Question for anyone here; are there any comics you really wanted to read and thought you'd get into, but for whatever reason ended up disappointing you? If so, why? And how would you change them so they'd better fit what you thought would be ideal?
For me, the comic that frustrates me the most is Jason Aaron's Wolverine and the X-Men. I really enjoyed the Schism storyline, and I loved most of Jason Aaron's Wolverine stories, so I was really looking forward to his ongoing X-Men book. That hope dried up only a few issues in. Instead of focusing on the more interesting story threads from Schism, Aaron played up the weakest part of the story-- the Hellfire Kids-- and used that tone to define the whole book. The Hellfire kids themselves could potentially work, as a thematic conflict towards Wolverine's Friend To All Children role; instead, they come across as villainous Scrappy-Doos, immediately thrust forward as A-List villains despite offering little except wacky plot devices. Just because you give them a Wendigo-ray doesn't make them convincing.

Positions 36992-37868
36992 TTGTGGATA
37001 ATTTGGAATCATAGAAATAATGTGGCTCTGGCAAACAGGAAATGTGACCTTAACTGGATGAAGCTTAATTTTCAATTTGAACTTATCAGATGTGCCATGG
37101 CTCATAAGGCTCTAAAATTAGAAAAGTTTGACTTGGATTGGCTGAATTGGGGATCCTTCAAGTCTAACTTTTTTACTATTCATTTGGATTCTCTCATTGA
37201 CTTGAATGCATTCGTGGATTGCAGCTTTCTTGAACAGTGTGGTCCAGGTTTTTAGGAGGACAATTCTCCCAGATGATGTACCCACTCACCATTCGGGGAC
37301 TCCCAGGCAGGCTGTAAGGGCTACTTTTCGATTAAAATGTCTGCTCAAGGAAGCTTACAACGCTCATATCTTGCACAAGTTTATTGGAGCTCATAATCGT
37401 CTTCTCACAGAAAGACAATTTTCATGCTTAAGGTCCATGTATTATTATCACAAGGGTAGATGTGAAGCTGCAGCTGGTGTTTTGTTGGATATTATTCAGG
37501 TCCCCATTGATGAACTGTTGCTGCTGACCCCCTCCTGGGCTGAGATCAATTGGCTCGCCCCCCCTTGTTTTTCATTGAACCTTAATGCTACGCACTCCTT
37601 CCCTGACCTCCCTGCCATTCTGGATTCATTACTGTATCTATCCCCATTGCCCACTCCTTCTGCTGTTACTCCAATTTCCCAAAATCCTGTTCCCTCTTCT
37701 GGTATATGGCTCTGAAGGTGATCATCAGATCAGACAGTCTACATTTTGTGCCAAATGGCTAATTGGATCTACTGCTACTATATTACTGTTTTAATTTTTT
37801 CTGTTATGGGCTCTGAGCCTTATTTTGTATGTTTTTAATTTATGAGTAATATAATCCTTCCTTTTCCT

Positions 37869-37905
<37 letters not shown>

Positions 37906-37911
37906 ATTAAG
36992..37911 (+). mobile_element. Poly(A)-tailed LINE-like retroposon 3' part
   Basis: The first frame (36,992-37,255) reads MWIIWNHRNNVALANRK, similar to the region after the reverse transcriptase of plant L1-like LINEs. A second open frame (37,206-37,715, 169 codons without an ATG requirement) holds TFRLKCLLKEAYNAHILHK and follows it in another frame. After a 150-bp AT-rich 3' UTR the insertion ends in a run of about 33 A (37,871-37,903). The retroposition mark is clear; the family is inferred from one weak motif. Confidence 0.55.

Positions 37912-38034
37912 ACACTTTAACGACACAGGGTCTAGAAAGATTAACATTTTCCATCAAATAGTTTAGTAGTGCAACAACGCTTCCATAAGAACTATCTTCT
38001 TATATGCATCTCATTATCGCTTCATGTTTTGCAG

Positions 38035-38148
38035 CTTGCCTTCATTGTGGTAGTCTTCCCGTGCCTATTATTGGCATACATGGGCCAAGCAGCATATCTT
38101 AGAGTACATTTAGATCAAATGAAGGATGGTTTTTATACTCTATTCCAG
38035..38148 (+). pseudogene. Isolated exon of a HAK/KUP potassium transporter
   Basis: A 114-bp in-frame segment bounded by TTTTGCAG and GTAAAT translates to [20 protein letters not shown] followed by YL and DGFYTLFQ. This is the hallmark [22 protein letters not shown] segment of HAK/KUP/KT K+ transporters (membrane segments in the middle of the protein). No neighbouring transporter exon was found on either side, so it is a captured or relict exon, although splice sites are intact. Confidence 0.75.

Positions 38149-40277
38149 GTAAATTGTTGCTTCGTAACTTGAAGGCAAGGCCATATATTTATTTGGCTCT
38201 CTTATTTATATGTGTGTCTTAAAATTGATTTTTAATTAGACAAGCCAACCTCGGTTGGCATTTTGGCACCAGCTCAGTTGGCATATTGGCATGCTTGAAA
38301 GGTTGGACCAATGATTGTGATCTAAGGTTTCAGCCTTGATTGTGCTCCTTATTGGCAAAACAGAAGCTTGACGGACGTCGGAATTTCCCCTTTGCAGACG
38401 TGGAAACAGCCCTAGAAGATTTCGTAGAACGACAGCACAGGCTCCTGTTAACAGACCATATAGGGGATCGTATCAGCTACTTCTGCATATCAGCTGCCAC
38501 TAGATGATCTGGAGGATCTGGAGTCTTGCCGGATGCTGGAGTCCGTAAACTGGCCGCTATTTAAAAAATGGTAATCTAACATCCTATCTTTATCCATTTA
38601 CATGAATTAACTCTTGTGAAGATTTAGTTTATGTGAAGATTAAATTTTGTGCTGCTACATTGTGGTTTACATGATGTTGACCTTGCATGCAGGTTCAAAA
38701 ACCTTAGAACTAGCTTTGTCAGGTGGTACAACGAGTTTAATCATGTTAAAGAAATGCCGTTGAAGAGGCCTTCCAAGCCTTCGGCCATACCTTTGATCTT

In fact, wackiness seems to be the rule of the day for Wolverine and the X-Men, and the whole tone of the book is like an obnoxious sit-com. The X-Men themselves don't do too much, and even their sub-plots are done with so little development that they just feel forced (such as putting Iceman and Kitty together, with no good dramatic reasoning, or doing the same for Husk and Toad). The spotlight goes to the new kids, but most of them are cut down to comedic stereotypes; Broo being the menacing alien with the lovable nerd persona, Idie's fundamentalist upbringing reduced to talking about how mutants are monsters with a completely straight-faced smile, Kid Gladiator being the obnoxious school jock, Quentin Quire (who was introduced as a disturbing, intense Eric-Harris-style murderer) as the rebel with a heart of gold, etc. There doesn't feel like there's any credible character depth, and the plots are similarly kept from going past "OMG so crazy". I can forgive Aaron the Wolverine-in-a-wheelchair thing due to the scheduling of AvX derailing it, but since it wasn't going to last more than a few issues anyway, the whole thing couldn't have been much more than a piece of contrived storytelling designed to set up a simple and tasteless joke of Wolverine in a chair like Professor X.
Jason Aaron is perfectly capable of playing stories, even superhero stories, with convincing characters and dramatic stories. He doesn't have to go as angsty as the X-Men have been in the past few years, but he shouldn't try to play Xavier's School as Hogwarts, unless he's going to acknowledge that the Harry Potter series got really dark really fast and was better for it.